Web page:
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John Stathatos


The European Parliament elections were held in Greece on Sunday 7 June. The fine weather, the long weekend and a general sense of disgust with politics and politicians all made for a low turnout at the polls. In Kythera, the turnout reached 46% of those on the electoral rolls, with 2,361 votes cast for a grand total of 27 parties. Of these, six at most could be regarded as serious; the rest were assorted idealists, extremists, nutters, obsessive single-issue candidates and just plain jokers.

After a long spell of ongoing financial and political scandals, the country’s mood swung decisively against the conservative New Democracy party (ND) headed by Prime Minister Kostas Karamanlis, giving the opposition Panhellenic Socialist Party (PASOK) a win of sorts against the ruling party. Despite being a traditionally conservative island, Kythera went with the trend, casting 818 votes for PASOK and 796 for ND – a wafer-thin lead of less than one per cent. Some of the ND votes migrated to the ultra-nationalist, extreme right-wing LAOS party, which achieved a disgraceful total of 172 votes, making a grand total of 968 for the right.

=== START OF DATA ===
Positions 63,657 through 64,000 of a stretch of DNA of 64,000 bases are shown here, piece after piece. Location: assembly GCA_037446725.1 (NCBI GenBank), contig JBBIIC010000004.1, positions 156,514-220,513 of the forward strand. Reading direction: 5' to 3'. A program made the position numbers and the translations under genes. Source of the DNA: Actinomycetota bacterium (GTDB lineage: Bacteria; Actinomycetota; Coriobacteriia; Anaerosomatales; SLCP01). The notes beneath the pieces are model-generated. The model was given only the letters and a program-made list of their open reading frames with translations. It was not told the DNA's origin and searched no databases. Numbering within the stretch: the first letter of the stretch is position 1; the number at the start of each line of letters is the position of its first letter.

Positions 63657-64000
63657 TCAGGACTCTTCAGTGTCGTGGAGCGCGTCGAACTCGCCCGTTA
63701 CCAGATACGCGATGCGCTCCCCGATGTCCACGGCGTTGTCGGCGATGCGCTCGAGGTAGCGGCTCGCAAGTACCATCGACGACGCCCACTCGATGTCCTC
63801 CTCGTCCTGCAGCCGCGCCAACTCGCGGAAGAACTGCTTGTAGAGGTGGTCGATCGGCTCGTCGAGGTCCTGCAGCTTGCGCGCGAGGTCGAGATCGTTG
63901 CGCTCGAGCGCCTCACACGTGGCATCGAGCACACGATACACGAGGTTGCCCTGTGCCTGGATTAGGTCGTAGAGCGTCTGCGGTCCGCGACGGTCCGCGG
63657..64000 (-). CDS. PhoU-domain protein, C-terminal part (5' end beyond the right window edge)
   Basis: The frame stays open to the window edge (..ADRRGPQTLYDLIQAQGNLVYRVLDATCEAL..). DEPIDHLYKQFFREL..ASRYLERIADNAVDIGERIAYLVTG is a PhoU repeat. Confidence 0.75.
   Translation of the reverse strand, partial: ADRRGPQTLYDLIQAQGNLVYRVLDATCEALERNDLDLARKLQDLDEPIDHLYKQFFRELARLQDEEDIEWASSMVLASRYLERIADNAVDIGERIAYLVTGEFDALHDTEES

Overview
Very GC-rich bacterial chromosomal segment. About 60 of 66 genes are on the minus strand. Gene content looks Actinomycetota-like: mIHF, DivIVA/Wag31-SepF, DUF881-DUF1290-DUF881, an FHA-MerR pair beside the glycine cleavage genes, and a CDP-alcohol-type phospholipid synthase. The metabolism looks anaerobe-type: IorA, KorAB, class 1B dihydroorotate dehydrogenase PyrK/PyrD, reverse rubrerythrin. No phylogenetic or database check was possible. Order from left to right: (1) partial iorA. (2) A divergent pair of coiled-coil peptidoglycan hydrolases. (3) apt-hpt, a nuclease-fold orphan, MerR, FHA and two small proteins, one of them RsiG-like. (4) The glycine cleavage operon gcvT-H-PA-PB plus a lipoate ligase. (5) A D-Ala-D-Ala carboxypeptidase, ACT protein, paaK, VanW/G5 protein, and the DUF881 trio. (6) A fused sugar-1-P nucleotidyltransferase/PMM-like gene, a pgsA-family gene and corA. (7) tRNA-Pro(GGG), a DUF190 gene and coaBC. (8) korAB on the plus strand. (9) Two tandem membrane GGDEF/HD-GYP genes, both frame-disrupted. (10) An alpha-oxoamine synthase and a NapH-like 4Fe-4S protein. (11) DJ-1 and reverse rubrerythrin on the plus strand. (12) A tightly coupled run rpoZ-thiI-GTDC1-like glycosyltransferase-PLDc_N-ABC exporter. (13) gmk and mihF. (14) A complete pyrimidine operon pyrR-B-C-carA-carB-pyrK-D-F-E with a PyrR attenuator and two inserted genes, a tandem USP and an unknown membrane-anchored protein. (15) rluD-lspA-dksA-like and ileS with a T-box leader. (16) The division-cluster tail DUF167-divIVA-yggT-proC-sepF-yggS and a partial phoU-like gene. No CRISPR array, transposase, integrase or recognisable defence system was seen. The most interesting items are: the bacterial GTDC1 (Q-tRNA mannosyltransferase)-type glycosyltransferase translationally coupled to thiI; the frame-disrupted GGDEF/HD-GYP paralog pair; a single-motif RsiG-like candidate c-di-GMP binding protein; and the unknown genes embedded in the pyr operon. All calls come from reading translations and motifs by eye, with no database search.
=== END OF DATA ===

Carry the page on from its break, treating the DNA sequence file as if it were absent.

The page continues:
However, repeating the same exercise on the centre and left, adding to PASOK’s vote 141 KKE (dogmatic communist party) votes, 113 Synaspismos (Marxist coalition/Eurocommunists) votes and 81 Green Part votes, gives a grant total of 1,153 votes for the centre-left and left – a rather more convincing result, particularly for Kythera. Finally, 186 votes were shared by the other 22 parties.

John Stathatos

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